• (Saxena 2008) – “Compulsive hoarding is part of a discrete clinical syndrome that includes difficulty discarding, urges to save, excessive acquisition, indecisiveness, perfectionism, procrastination, disorganization, and avoidance.”

    Hoarding - Diagnosis

  • Contrast between OCD and Hoarding OCD • Symptoms are recognized, unwanted, intrusive and

    cause significant distress to the person. • 83% of people with significant hoarding problems do not

    have OCD (Frost et al, 2006) Hoarding • No distress to the individual, only distress at having to

    give up objects. • Biological differences (University of California 2004)

    Hoarding - Diagnosis

  • • Give emotional meaning to every item in their possession

    • Feel safer with things than with people • Compulsively acquire items. • Experience intense anxiety when confronted with the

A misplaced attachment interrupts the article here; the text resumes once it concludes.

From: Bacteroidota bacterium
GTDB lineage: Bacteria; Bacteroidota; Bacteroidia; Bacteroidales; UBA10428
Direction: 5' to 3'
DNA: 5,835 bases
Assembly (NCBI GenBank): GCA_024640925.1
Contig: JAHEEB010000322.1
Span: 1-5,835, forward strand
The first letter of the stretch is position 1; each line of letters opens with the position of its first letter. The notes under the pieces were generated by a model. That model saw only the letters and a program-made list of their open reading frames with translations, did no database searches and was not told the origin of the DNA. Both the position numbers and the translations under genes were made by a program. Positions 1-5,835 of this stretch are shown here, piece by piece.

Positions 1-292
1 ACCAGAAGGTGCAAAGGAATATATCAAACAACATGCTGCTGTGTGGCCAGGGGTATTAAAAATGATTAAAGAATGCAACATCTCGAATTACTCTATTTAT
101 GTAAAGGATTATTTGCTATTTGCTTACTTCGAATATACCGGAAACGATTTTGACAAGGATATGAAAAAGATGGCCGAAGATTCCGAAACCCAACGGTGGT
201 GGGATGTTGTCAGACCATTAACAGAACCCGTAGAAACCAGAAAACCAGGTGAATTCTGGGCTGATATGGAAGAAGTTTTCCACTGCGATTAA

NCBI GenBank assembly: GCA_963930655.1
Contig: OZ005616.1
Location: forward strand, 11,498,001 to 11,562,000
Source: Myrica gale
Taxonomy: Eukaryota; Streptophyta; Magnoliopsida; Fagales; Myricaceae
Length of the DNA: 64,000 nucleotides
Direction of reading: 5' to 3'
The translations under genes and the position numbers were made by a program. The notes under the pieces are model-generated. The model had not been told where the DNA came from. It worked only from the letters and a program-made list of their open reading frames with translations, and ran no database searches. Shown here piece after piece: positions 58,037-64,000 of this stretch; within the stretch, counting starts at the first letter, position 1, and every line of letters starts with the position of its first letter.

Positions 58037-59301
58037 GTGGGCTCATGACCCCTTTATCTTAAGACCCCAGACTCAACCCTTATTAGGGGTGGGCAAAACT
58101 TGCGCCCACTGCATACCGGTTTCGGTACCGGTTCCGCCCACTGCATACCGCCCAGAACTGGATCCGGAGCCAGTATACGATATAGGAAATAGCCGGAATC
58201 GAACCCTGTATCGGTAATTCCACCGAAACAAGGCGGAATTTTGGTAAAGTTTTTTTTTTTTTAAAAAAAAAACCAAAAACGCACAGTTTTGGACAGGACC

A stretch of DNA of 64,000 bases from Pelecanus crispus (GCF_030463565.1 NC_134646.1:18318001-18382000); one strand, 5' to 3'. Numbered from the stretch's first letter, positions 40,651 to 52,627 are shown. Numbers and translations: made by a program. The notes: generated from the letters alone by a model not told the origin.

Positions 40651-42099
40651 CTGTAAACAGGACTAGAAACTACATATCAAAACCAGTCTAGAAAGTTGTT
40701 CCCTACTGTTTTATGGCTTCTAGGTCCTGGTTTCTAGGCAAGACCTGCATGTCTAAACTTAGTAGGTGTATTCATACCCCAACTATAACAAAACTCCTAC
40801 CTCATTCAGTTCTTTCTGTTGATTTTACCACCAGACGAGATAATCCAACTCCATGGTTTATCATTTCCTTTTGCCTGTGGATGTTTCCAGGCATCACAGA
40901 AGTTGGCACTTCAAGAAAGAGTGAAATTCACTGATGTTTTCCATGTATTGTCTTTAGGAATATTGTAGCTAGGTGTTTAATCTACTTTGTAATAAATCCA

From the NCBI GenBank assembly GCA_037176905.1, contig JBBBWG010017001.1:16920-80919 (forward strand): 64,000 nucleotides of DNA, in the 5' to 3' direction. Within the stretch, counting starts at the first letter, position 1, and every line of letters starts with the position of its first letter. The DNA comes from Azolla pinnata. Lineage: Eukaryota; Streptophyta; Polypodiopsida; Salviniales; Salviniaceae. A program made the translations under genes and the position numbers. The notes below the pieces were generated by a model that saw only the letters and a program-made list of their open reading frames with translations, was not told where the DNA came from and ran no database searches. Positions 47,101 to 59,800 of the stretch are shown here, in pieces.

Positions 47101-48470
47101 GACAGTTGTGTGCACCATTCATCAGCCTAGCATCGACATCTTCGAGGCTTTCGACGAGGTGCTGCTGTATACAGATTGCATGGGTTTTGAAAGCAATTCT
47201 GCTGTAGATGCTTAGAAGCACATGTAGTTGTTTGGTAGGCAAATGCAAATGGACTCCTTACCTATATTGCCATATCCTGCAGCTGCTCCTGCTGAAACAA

need to discard items. • Perfectionistic • Generally disorganized and can’t stay on task very long. • Have high level of resistance to requests/demands –

    internal or external.

    General Personality Traits of Persons Who Hoard

  • Estimates range from 2% to 4% • San Francisco Hoarding Task Force – 2%-4%

    (Annual cost estimates of $2.01 million) • 5% Samuels (2008) Rates of Mental Illness in the US (NIMH) • Anxiety Disorders – 18.1% • Mood Disorders – 9.5% • Bipolar Disorder – 2.6% • Schizophrenia – 1.1%

    Hoarding Incidence and Prevalence

  • Steketee (2001) found that elderly hoarders: • Were female, unmarried, and lived alone • Extensive clutter was associated with significant impairment,

    interfering with basic hygiene and posing a serious physical threat to the hoarder.

    • Lack of insight and resistance to change led to ineffective treatment.

    • Never married status was associated with more sever hoarding, greater impairment and worse outcomes.